The stored procedures can take as parameters a list of new fields to be added to the data warehouse and the stored procedures then loop through this list of new fields and add them in to the correct tables in a star schema in the data warehouse. An application adds new dimensions (or measures of the dimensions) to the OLAP cube based on these new fields. This application can be written to loop multiple times through a series of scripts to create multiple sets of stored procedures, altering each set of stored procedures slightly on the basis of the structures and data in the ERP system.

When a periodic update is automatically triggered, the application will execute certain stored procedures which will scan through an ERP ledger data and recreate the data warehouse, and refresh the data in the OLAP cube.

A validation process can also be incorporated: in order to ensure that all the ledger information has been combined correctly, there are stored procedures which check the resulting account balances in the data warehouse or mart against the equivalent balances in the ERP system. The results of the error checking can be reported over the Internet to an implementation or support team via a Diagnostic Support Web Service.

The present invention enables the following types of reporting or analysis to be performed:

(a) Product/Customer/Salesperson analysis against the Chart of Accounts

(b) Aged Credit and Aged Debt comparison to obtain overall health of company

(c) Complete Item/Customer profit margin calculated including adjustments, cost of materials and indirect costs—i.e. true margin as compared to estimated margin.

(d) Dashboard style information on each customer including outstanding orders, debt, invoice history, suppliers and warehouses used to fulfill orders.

(e) Full product analysis including orders, stock, previous sales, cost adjustments etc

(f) Discount analysis by product/customer/salesperson.

(g) Status of orders, including quotes

(h) Asset management

(i) Cash flow planning and reporting and an almost unlimited list of static or ad hoc reports and analyses which help an end-user business control and manage business performance.

The present invention is predicated on there being a single data warehouse and associated single, physical OLAP cube, as opposed to the large proliferation of cubes required in the prior art. Hence, for source ledgers, sub-ledgers or modules that relate to one type of information, the present invention allows just a single data warehouse and associated single, physical OLAP cube to be generated. An example of one type of information would be financial information. Another type would be CRM (customer relationship management). Another type would be Supply Chain Analysis. An implementation of the present invention would therefore have a single data warehouse and associated physical OLAP cube for all financial source ledgers, sub-ledgers or modules (the prior art would require a large number). Similarly, that implementation would have another, single data warehouse and associated physical OLAP cube for all CRM source ledgers, sub-ledgers or modules; and another single data warehouse and associated physical OLAP cube for all Supply Chain Analysis source ledgers, sub-ledgers or modules. Other types of information can be catered for with further single data warehouses and associated single physical OLAP cubes.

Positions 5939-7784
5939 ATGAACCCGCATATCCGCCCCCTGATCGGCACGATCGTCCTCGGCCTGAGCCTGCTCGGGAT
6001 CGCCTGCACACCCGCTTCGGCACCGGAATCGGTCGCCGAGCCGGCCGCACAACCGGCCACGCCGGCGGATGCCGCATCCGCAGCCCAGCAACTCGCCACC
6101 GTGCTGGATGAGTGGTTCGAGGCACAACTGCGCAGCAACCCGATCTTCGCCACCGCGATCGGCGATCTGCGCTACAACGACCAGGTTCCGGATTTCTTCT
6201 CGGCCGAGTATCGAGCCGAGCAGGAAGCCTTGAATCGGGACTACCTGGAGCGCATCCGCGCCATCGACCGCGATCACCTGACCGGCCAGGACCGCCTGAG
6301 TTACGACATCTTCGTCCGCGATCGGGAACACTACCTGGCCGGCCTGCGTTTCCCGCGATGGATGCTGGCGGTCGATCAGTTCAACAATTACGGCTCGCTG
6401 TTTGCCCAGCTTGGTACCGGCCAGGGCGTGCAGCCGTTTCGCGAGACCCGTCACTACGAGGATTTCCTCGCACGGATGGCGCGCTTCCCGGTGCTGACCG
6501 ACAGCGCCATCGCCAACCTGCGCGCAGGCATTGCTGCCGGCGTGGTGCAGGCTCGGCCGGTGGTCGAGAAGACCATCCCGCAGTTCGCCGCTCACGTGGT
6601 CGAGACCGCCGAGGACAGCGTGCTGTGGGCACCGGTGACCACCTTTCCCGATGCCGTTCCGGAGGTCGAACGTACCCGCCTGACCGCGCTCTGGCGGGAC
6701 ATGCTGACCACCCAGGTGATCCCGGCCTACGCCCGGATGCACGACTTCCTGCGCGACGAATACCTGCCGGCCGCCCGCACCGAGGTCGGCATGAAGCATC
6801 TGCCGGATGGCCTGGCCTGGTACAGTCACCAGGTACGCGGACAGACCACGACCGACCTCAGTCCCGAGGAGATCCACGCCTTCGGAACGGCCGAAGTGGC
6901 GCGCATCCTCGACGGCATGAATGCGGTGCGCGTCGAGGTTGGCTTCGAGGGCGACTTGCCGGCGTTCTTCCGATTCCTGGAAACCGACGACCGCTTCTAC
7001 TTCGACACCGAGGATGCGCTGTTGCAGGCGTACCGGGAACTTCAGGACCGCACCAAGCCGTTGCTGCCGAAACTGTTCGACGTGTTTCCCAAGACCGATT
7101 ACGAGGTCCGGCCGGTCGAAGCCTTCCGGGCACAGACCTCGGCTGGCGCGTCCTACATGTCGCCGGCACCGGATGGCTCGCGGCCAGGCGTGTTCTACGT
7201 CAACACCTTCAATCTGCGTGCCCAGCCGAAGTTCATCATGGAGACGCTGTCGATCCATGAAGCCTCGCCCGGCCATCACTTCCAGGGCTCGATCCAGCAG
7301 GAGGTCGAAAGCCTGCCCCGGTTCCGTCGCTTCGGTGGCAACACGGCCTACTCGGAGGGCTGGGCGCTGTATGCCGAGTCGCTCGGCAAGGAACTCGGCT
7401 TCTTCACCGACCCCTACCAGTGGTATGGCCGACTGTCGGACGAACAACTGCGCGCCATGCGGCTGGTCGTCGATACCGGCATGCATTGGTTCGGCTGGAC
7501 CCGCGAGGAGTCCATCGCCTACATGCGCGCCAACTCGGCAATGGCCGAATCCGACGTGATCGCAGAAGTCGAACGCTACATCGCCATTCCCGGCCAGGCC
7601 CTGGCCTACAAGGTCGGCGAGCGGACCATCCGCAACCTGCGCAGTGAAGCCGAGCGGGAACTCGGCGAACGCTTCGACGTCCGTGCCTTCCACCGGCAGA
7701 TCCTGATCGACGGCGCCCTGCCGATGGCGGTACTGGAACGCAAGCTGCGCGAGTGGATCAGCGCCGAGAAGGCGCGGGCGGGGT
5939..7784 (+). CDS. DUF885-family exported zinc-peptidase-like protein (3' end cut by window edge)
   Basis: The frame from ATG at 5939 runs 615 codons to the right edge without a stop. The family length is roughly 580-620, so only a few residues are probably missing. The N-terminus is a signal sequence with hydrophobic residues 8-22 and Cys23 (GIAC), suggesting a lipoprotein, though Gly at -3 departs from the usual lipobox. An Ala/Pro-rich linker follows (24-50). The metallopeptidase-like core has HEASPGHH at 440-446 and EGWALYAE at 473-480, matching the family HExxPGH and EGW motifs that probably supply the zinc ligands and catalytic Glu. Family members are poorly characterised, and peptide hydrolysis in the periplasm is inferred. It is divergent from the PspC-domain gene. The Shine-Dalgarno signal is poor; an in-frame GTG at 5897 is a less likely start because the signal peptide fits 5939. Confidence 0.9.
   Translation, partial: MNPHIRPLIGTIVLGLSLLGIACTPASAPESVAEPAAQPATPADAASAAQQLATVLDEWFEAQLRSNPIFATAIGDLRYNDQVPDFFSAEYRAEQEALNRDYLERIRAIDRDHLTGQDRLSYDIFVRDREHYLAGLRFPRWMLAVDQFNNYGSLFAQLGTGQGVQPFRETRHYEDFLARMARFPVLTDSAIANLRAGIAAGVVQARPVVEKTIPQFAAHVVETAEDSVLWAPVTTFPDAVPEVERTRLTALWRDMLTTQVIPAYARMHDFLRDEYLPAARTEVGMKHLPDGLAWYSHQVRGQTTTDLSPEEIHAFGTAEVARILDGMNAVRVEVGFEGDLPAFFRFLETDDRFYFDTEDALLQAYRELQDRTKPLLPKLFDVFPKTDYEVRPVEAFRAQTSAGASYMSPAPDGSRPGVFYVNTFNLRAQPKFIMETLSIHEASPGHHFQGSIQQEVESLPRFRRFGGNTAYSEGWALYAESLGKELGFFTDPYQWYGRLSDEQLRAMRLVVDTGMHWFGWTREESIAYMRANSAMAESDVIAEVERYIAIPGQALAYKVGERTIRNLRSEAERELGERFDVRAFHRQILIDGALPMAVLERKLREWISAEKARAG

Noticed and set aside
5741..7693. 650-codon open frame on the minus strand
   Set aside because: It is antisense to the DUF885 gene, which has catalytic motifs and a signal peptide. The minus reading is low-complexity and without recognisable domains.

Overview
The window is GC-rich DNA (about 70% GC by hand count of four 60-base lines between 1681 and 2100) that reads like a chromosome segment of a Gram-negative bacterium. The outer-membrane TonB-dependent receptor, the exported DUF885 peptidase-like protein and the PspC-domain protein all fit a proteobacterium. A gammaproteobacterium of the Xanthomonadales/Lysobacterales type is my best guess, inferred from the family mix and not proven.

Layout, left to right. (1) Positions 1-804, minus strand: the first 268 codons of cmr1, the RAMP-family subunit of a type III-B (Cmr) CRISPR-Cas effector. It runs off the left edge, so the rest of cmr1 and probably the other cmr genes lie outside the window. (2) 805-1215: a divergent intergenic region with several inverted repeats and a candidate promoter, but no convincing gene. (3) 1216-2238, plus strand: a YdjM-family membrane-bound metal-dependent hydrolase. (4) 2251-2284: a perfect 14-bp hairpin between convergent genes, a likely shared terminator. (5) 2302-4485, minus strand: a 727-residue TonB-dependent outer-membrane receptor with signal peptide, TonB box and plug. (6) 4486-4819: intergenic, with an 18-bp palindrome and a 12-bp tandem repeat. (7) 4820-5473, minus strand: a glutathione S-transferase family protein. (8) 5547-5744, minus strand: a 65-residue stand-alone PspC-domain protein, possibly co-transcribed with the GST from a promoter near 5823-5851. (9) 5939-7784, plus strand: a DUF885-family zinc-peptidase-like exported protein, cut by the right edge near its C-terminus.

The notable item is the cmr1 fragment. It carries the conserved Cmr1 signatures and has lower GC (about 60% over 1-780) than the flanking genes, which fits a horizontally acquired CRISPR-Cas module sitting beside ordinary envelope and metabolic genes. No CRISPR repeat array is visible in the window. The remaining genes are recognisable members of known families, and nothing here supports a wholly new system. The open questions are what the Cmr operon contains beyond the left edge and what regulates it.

In other aspects, there is software adapted to perform the method defined above and computer hardware when programmed with this software.

These and other objects, advantages, and features of the invention are further discussed in the detailed description of an exemplary embodiment of the invention, which is described in conjunction with the accompanying drawings.

BRIEF DESCRIPTION OF THE DRAWINGS

FIG. 1 is a schematic depiction of the system architecture for an exemplary implementation of the invention;

FIG. 2 depicts a data flow diagram for an exemplary implementation of the invention, showing data being extracted from the ERP system into the data warehouse and OLAP cube, and thence being accessed by end users;

FIG. 3 shows steps 1 and 2 of the process, i.e. creating staging tables for the ERP data, then using the data in those tables to build the data warehouse;

FIG. 4 is a schematic depiction of how the information contained in an example sales invoice would be represented in the ERP ledgers, and eventually, the data warehouse;

FIGS. 5-9 show a specific simplified example of the data in the individual tables and ledgers from the example sales invoice presented in FIG. 4, above; in particular, FIG. 5 shows the sales invoice itself; FIG. 6 shows the information stored in the GL, FIG. 7 the information stored in the invoice detail ledger, and FIG. 8 the information stored in the inventory table; finally, FIG. 9 illustrates this information as stored in the data warehouse fact table;

FIG. 10 schematically depicts the process of creating the fact table from the data warehouse by using intermediate tables;

FIG. 11 shows a greatly simplified example of the dimension tables in the data warehouse being used to create the dimension hierarchies in the OLAP cube;

FIGS. 12-15 depict various example screenshots from a particular implementation of the invention, showing the user interface screens for entering certain configuration parameters;

FIG. 12 shows the screen to enter the ERP server and database name, user name, and password;

FIG. 13 shows the screen to enter the OLAP server name and database name;

FIG. 14 shows the selection of dimensions found in the ERP to include in the OLAP cube;

FIG. 15 illustrates configuring the day(s) and time to execute automatic periodic updates.

DETAILED DESCRIPTION OF AN IMPLEMENTATION OF THE INVENTION